There are at least 17 areas of current internal dissent in Abbott's new Government, writes Alan Austin, who asks why his house is so divided.
Internal disputes are many and varied. They are also deep. They raise several disturbing questions about Australia’s teetering administration.
1. Same sex marriage
This followed Turnbull’s harmless observation that
“… people of the same sex can get married in Auckland and Wellington, Toronto and Ottawa and Vancouver, in New York and Los Angeles, Baltimore and Cape Town, but not Australia.”
2. Cabinet solidarity
Bernardi attacked Turnbull’s views not just on marriage but on cabinet:
“Frontbenchers argue for changes in party policy through cabinet whilst backbenchers are free to discuss any policy ideas they like. You can't have it both ways.”
As is clear from the number of rifts within the Abbott cabinet, this remains unresolved.
3. The “Liberal club”
Dissent between the recently merged Liberal National Party in Queensland and Liberal Party members became embarrassingly public in late November. Brisbane’s The Courier Mail reported that Abbott personally intervened to stop
‘… an audacious push for the two-year-old LNP to sit as a separate bloc within the federal Coalition.’
That intervention appears to have been handled ineptly. The ongoing dispute involves government “culture”, specific policies, pre-selections and party funding.
4. Ministerial portfolios
“What should have been one of the proudest days of my life has turned into one of the worst. The ecstasy of a new government and success in the north has turned a little sad with a phone call from Tony Abbott saying he has no room for me in the new ministry.”
5. Order to sack family members
Parliamentarians openly defied Abbott’s November directive that MPs no longer employ family members in their electorate offices.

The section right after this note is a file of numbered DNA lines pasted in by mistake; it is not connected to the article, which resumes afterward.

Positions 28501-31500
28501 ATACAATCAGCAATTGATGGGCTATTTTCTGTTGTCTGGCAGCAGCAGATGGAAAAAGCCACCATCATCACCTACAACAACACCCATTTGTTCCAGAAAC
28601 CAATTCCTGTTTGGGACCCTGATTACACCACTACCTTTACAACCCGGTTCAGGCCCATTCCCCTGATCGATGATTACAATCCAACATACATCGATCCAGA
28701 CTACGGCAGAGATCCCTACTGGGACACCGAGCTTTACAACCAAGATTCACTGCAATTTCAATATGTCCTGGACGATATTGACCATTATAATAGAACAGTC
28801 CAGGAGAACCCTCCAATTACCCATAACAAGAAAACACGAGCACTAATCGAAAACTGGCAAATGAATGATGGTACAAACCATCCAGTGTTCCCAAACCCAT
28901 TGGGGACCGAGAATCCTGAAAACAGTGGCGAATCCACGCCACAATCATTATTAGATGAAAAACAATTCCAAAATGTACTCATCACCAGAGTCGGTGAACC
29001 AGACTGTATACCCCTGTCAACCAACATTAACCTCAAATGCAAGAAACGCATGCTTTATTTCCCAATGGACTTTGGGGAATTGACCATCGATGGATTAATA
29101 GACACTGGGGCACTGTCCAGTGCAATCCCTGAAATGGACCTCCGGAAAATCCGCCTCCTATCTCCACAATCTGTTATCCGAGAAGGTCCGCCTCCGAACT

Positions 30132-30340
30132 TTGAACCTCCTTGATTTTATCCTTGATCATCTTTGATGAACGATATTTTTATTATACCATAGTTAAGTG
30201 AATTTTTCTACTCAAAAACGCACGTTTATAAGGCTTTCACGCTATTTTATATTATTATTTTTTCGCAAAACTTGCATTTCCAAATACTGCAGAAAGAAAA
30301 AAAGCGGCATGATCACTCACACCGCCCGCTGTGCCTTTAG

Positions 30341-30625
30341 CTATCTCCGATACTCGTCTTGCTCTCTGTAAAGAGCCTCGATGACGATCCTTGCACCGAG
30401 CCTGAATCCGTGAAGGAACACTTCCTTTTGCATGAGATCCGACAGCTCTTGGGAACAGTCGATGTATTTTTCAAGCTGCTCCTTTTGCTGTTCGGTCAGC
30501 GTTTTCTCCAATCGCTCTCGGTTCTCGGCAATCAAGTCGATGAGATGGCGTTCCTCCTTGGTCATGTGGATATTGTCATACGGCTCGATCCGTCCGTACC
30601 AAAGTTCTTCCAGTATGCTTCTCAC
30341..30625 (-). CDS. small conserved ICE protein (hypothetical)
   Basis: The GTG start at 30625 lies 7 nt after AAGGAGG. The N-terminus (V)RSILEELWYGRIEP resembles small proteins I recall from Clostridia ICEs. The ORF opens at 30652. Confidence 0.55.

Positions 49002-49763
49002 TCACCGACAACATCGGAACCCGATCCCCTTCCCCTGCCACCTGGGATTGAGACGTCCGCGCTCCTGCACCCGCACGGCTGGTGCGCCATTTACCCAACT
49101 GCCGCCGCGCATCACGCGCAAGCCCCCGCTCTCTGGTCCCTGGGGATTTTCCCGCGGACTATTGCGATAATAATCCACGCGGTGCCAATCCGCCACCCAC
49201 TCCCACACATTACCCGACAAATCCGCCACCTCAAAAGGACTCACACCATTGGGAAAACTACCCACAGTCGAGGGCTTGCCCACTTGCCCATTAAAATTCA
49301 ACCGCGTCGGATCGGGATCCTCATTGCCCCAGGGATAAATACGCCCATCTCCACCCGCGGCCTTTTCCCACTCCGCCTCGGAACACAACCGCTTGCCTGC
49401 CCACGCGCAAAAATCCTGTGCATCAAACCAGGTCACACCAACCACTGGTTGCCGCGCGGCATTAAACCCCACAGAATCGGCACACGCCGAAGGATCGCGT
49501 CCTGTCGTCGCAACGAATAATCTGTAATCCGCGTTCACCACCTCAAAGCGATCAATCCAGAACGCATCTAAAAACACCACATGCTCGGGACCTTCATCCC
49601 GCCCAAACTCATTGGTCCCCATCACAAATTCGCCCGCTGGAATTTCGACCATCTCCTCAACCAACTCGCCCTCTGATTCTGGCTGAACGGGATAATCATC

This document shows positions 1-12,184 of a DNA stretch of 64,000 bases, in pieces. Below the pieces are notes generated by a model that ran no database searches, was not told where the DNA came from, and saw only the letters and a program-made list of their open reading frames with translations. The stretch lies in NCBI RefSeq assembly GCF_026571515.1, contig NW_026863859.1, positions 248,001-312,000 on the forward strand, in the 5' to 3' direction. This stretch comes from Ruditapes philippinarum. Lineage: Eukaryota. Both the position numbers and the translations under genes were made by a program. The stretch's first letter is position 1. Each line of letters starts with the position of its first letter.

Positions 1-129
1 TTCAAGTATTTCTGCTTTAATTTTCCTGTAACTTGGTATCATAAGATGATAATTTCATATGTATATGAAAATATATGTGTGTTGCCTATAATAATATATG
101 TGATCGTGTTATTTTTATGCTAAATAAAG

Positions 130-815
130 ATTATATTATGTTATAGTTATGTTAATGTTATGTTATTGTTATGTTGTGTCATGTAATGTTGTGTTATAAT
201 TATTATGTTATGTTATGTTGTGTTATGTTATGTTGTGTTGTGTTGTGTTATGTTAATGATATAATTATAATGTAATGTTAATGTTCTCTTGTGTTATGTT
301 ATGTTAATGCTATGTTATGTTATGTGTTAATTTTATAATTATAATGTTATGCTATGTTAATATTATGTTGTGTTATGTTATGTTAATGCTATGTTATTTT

Some simply swapped family members with other MPs. Others ignored the order altogether.
6. Honouring Humphries
Outraged supporters condemned the move as “disgraceful and disrespectful” and, with Humphries, refused to attend.
7. Marginalising members of parliament
Abbott and his unelected office staff are openly accused by colleagues of
“… obsessive centralised control phobia.”
Senator Ian Macdonald was scathing in his public vitriol:
“But I have to advise … that I will not have unelected advisers in the prime minister’s office telling elected politicians who are actually in touch with their constituencies what should and shouldn’t be done.”
8. Influence of Peta Credlin
The control Abbott’s chief of staff, Peta Credlin, has over the prime minister has been so divisive within Coalition ranks that Finance Minister Mathias Cormann publicly attacked unnamed MPs who have disparaged Credlin’s role in private media backgroundings.
Cormann dismissed the disaffected as simply “disgruntled”:
“The people that are briefing are disgruntled people. They are certainly not interested in maximising our chances of success in the future."
“Peta Credlin has done an outstanding job for us in opposition. She obviously has a very important job at the heart of the government and she will be central to our success.”
9. Travel rorts scandal
Several Coalition frontbenchers have been shameless in rorting travel, accommodation and other entitlements. These include Don Randall, Barnaby Joyce, Attorney-General George Brandis and Abbott himself — all of whom have repaid money fraudulently claimed.
Others, including Liberal Rob Johnson, have indicated their dismay at this and have called for offenders to be sacked.
10. School funding fiasco
It is clear that education minister Christopher Pyne’s preferred funding policy is a complete abandonment of the Gonski scheme. He had the support at the time of the cabinet majority.